So daily their prayers ascended for the move to be in the westerly direction of Mussouri, but always they ended with the words, "Thy will be done." But it was not God's will. When the orders came, Mr. Hardinge was invited to be the officer-in-charge of the Assam Survey and Traverse Party
      with the responsibility of making revenue maps of the province of Assam, located eastward, an area that
      had never been completely surveyed. The family would live in Shillong, the capital of Assam.

      Assam! it was as far from Mussouri where they longed to go as it could be! Their disappointment was great. How could this be God's will? they were tempted to ask. But it must be! So instead of attending a Seventh-day Adventist school the Hardinge children were obliged to look for their
      education to the Catholic schools found in Shillong.
      Was this God's will?

      Back in Calcutta Mr. Hardinge had made inquiries about the church in Shillong. They had so much enjoyed the fellowship in the Calcutta church and looked forward to being united
      with the Adventist family in their new station. "There is no church there," he was told. "Nor is there an Adventist in the whole of Assam," the mission added with regret.
      "No church?" "No, and no believers there at all?
      yet! You will be isolated members," he was informed. So the Hardinges moved to Shillong in 1915, and did the best they
      could to witness for Christ in the circumstances. They subscribed to The Review and Herald, The Youth's Instructor, and Our little Friend and bought Advenrist and other good books by Ellen White as they came out. In Shillong they made every Sabbath a special day for their family. On fine days they would seek out a beautiful spot beneath some trees, and have Sabbath School and take turns reading from papers and books, and they would hike in the beautiful hills around Shillong, especially beyond the Polo grounds.

      On rare occasions, every three or four years, a pastor from the mission office in Calcutta would make the long trip to look up these isolated members and encourage them. Pastors Wilson, Wellman, Wyman and Raymond were given great welcomes when they took the trouble to visit them. The Gilliards from Australia, and their family stayed in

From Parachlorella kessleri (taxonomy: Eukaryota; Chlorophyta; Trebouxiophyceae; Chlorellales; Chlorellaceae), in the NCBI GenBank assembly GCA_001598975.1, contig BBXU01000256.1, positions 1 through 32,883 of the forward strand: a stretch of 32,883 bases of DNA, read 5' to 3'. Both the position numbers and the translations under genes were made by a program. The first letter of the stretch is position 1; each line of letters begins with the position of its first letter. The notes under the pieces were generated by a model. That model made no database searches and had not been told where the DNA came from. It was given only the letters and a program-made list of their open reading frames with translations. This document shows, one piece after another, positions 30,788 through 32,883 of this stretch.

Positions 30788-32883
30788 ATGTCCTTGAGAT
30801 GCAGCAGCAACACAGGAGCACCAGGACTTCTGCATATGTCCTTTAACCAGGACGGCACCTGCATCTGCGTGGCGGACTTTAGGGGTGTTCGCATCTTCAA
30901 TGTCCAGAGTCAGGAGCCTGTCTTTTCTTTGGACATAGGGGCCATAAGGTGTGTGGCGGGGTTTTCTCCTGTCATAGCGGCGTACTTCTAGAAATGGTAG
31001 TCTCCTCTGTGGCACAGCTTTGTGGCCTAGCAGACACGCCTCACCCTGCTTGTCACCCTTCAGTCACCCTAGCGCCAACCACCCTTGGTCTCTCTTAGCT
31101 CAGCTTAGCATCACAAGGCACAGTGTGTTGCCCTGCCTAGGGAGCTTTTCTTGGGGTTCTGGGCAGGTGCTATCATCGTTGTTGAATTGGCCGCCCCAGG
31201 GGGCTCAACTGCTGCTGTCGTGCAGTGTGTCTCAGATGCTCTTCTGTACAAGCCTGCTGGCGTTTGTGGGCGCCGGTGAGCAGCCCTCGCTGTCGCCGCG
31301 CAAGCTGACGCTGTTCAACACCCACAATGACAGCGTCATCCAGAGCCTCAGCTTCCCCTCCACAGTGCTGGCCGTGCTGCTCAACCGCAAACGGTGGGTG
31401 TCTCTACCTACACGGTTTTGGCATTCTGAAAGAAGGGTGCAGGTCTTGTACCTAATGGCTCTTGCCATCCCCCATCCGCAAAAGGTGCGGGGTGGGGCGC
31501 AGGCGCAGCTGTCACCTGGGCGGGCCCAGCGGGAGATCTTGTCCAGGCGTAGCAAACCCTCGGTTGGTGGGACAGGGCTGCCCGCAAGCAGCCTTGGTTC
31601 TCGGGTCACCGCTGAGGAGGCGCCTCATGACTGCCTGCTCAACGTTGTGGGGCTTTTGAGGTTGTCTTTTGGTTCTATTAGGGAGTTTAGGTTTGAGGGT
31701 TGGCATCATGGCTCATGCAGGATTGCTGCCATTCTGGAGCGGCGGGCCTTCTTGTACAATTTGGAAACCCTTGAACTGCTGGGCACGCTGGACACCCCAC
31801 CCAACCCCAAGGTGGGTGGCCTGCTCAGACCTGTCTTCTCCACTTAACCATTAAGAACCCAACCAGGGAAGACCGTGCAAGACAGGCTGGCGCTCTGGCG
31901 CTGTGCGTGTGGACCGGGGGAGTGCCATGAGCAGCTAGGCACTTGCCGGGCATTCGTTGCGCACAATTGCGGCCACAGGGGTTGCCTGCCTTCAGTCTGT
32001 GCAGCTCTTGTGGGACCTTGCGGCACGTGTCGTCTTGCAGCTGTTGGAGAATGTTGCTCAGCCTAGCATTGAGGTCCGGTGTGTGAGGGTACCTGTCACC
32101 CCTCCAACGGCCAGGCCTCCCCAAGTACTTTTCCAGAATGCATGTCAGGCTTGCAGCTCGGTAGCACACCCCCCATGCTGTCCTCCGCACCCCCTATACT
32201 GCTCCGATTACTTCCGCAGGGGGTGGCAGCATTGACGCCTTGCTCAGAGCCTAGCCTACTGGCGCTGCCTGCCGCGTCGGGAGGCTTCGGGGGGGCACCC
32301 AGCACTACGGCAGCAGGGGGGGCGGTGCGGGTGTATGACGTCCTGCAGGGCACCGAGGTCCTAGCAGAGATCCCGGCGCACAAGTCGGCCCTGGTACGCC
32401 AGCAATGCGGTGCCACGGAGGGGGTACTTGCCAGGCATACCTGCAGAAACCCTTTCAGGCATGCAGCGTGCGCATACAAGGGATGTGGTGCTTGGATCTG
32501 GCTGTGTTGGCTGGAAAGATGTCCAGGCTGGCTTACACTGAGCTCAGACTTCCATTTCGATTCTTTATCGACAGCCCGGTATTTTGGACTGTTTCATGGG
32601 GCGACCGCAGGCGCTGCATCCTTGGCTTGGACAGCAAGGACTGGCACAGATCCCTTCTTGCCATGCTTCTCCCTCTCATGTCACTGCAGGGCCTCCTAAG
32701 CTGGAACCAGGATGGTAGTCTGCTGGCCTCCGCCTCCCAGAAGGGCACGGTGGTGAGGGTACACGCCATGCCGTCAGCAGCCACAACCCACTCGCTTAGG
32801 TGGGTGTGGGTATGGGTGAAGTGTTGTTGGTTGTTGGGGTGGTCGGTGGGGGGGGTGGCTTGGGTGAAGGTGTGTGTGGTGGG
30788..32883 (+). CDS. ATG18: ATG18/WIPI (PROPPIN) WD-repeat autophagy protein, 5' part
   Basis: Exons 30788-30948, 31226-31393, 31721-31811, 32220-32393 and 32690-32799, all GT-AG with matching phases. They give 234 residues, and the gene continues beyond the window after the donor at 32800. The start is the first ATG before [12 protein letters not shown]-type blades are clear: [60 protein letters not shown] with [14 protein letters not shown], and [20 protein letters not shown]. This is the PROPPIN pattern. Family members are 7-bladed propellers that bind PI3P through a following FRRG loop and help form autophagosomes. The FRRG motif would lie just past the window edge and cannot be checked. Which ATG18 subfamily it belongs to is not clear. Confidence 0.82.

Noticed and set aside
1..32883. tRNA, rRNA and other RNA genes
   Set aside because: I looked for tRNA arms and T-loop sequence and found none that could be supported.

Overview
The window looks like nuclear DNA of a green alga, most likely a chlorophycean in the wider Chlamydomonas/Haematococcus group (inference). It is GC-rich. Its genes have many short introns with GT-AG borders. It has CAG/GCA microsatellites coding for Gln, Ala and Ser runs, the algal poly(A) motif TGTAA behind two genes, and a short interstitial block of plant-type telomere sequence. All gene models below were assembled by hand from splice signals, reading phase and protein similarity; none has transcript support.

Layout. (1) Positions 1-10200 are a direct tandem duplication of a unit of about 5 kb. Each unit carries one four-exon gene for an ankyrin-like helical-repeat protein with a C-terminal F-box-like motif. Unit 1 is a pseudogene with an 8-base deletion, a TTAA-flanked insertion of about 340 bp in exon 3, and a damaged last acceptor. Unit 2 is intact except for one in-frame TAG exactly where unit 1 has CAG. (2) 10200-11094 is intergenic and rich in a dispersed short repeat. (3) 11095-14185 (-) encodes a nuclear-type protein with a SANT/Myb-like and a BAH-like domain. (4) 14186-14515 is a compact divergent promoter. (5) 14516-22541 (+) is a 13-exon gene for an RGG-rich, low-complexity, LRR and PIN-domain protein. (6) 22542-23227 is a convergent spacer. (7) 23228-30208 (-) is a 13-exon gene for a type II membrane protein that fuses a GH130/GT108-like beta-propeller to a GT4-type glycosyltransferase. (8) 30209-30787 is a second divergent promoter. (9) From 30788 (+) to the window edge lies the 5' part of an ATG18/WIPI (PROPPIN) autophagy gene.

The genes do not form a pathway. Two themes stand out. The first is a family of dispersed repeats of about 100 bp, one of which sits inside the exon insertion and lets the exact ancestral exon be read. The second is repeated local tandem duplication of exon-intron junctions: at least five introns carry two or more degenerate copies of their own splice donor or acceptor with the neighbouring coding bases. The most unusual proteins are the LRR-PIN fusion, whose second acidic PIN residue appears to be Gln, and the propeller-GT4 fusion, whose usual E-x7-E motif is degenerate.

Shillong for a year, fostering the interests.

      The concern which the Hardinges felt went beyond their own family to their neighbours. Invitations were given first to the friends of the children Phyllis and Ivan, and then to
      their parents, to join the family group on Friday evening for hymn singing, and later for Sabbath Bible studies.
      Personal Bible studies followed, and in due course one of the visiting pastors was called upon to conduct a baptism. In 1928 the first baptism was carried out by Pastor Keller. It consisted of an 84 year old man, Mr. Matthews, and Leslie and Mervyn Hardinge in a stream called the Umkhrah. Then Mr. Doram was baptized and began to sell Adventist
      books. Soon there was a little company in the Hardinge living room at Shillong on Bancroft Road.

      But even that was not enough for the missionary-minded Hardinges. Often Mr. Hardinge would lift up his eyes to the Khasi Hills among which they lived. They were populated by
      simple, untaught people, many of whom were bound in the chains of heathen worship and animistic customs. They needed the Gospel.

      Who was to take it to them? He seemed to hear a Voice saying, "You, Mr. Hardinge." "But I don't know the language," was his excuse. But God does not receive our excuses when they try to get us out of serving Him.
      Painstakingly he wrote a tract in English. In simple words it told the story of the Gospel embedded in the doctrines of the Adventist message, in words which the Holy Spirit made appealing and beautiful. As Mr. Hardinge travelled up and down Assam, he became known as the sahib who did not smoke or drink, did not eat meat and kept the Sabbath as his
      holy day.

      An employee in Mr. Hardinge's office was familiar with the Khasi language, so he paid him to make a translation of the tract he had written into Khasi. To make sure that every-
      thing was correct and clear Mr. Hardinge had someone else who knew Khasi translate and read it back to him in Bengali! At last satisfied that the tract said what he intended, Mr. Hardinge had it printed at hisown cost. And as he went into the hill country on his survey trips he took
      along copies and distributed them far and wide.

      God had promised that His Word will not return unto Him void, and so it was that one by one as a result of this little Khasi tract, people came to learn more of the message contained in it. The Gospel light was spreading!